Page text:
Association of Mechanical Cardiopulmonary Resuscitation Device Use With Cardiac Arrest Outcomes
A Population-Based Study Using the CARES Registry (Cardiac Arrest Registry to Enhance Survival)
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The use of mechanical cardiopulmonary resuscitation devices (mCPR) to deliver CPR has become more widespread, although a survival advantage has not been demonstrated in randomized, controlled trials.1–3 Little is known about real-world use of mCPR or the association with outcomes.
CARES (Cardiac Arrest Registry to Enhance Survival), a US national registry of out-of-hospital cardiac arrest,4 was analyzed for adults with nontraumatic out-of-hospital cardiac arrest from January 2013 to December 2015. Patients treated with mCPR were compared with patients receiving manual CPR only. Time of arrest, time of first CPR, and timing of interventions were not reliably reported. However, patients had information about when return of spontaneous circulation (ROSC) occurred before or after advanced life support (ALS) measures. As part of a subgroup analysis, patients with ROSC before ALS were excluded because of the decreased likelihood of these patients receiving mCPR. The primary outcome of interest was neurologically favorable survival at hospital discharge, defined as a Cerebral Performance Category of 1 or 2. This project was deemed exempt from review by the Children’s Hospital of Philadelphia and University of Pennsylvania Institutional Review boards.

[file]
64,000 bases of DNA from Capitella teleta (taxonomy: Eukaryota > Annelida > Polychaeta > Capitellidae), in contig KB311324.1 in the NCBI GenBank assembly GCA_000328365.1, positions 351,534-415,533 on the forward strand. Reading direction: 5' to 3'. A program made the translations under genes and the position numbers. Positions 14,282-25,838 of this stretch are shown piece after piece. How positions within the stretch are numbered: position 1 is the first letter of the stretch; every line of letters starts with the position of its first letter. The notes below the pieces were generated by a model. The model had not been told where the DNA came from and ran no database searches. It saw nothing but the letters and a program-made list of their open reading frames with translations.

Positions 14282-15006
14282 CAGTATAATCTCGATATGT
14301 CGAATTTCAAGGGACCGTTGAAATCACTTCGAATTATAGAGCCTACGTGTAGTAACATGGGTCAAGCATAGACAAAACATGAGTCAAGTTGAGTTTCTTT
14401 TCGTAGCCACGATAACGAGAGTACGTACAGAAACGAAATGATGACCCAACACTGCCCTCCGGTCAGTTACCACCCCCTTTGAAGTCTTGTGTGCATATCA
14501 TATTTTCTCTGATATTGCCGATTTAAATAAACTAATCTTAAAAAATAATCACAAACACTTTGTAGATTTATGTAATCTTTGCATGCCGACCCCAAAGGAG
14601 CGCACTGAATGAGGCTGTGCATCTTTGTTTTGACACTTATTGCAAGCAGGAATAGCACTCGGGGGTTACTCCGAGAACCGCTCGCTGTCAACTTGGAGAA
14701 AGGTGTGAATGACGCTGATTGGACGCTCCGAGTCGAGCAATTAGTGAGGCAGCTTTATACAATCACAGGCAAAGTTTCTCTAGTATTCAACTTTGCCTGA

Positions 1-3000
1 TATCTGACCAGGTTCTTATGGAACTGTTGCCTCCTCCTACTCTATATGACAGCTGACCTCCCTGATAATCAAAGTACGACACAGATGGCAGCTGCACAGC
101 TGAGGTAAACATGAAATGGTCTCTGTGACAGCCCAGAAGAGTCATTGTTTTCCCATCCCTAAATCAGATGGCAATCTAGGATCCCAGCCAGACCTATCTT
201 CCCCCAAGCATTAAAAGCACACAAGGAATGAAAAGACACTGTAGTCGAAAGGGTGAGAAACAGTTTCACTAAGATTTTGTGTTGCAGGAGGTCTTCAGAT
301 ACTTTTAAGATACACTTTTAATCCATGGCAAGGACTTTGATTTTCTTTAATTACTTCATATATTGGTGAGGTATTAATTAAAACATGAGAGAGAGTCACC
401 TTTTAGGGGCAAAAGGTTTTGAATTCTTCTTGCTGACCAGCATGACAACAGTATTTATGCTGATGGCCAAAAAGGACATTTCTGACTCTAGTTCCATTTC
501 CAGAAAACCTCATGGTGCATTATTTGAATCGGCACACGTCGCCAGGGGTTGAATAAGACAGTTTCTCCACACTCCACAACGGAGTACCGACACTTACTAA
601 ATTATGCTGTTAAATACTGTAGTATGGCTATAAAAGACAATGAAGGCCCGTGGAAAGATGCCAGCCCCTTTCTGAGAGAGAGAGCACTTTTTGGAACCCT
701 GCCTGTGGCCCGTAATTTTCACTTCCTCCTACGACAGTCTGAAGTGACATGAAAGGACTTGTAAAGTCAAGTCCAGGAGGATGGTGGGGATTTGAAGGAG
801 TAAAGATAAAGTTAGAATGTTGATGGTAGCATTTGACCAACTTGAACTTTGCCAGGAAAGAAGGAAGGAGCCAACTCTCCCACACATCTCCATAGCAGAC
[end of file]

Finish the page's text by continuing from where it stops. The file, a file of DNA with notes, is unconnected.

Statistical analyses included the Student t test and χ2 test as appropriate. A multivariable logistic regression model was created with the use of stepwise addition to control for Utstein-style arrest characteristics, …